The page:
I am constantly battling back and forth between spending time with my little girl and getting work done. I took a few months off after Ona’s birth and just kept up on computer work here and there. I had a show/sale scheduled two and a half months after she was born and had tried my best to prepare for that during my pregnancy. I went back to work part time from then on; though, on weeks I’m preparing for a show or deadline, I work full time. One of the reasons we chose to move to Kansas City is that both my husband and I have family in the area. I have been extremely lucky to have my sister and niece watch Ona a few days a week. I am also working out of my garage and basement, making it easier to nurse her and help when needed. My husband has also been very helpful, taking care of Ona in the evenings so I can get work done in the studio or helping with firing the kiln in the middle of the night.
The three of us took a 3 day road trip to Philadelphia so I could participate in the Philadelphia Museum of Art Craft Show when Ona was 8 months old. He managed to help me unload and set up while we took turns caring for her. It could have been a disaster of a trip but it actually went surprisingly well.
Overall, I try to schedule my work and family time out in my planner and I can’t procrastinate on work like I used to. I also bring my daughter with me to openings, workshops, or meetings whenever I need to or can.
Can you talk a bit about your love for geology and ceramic materials? What materials are you currently experimenting with? Why do you think raw or local materials are seeing a resurgence in popularity in ceramics lately?
I love the physicality of working with clay, stone, metals and raw materials. The simplest most basic natural forms have always resonated with me. The landscapes and geological features of an area seem to affect the psyche of the people who live nearby. Even though we were only in Oregon and Mongolia for a couple of years each, I have been deeply affected by the sheared rocky black cliffs along the Oregon coast line and the mountain range viewed in the distance on the vast Mongolian steppe.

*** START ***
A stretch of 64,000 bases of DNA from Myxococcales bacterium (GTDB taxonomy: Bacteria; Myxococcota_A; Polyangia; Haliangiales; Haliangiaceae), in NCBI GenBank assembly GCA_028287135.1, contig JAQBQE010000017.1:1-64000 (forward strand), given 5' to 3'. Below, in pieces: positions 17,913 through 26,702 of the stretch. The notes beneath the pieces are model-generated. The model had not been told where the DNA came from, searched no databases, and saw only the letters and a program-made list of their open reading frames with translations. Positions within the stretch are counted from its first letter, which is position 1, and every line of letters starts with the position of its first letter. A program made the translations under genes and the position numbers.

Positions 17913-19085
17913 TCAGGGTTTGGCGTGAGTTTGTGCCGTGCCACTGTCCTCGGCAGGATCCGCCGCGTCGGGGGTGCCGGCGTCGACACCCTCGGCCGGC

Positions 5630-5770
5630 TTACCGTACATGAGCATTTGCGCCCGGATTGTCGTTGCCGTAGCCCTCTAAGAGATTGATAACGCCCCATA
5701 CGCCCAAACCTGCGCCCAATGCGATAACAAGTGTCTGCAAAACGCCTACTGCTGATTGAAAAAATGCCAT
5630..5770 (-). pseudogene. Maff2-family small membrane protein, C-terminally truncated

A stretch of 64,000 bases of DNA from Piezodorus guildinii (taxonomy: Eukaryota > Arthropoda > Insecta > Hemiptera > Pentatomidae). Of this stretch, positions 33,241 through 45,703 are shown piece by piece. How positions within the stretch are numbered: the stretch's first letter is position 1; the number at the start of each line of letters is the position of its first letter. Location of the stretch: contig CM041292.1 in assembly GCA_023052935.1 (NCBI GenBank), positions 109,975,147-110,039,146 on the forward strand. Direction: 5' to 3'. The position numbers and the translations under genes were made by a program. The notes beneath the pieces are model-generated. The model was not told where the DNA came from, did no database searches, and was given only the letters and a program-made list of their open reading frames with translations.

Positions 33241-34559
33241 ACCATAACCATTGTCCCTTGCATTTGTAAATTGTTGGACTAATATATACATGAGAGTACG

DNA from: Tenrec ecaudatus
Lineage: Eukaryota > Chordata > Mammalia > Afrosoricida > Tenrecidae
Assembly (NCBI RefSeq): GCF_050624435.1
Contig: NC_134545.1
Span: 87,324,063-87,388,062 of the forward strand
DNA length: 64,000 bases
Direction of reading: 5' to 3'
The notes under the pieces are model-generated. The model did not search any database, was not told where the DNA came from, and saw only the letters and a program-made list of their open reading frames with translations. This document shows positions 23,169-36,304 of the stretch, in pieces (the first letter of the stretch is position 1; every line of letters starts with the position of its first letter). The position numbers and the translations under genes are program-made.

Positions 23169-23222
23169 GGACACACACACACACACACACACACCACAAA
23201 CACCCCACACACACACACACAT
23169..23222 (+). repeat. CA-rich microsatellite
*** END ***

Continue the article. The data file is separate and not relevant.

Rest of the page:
I enjoy experimenting with raw earth materials, imitating many of the processes of growth and degradation found in nature. Building up surfaces in layers of material and moisture, extreme drying to form crags and fissures, many of the traditional glaze and clay “faults,” I find exciting to encourage these phenomena in my work.
I am currently working with dusted dry clay bodies on top of glazed surfaces and creating forms mainly out of glaze. I build a hollow form out of porcelain and pour it full of glaze. After the firing, I treat the piece much like one would carve stone, breaking and shaping the forms into sculptural fragments.
Raw materials speak to simplicity, a connection to nature and the physicality of our world. The materials we use are rich with content. I don’t feel that my work would evoke the same emotion if I were to use any other material.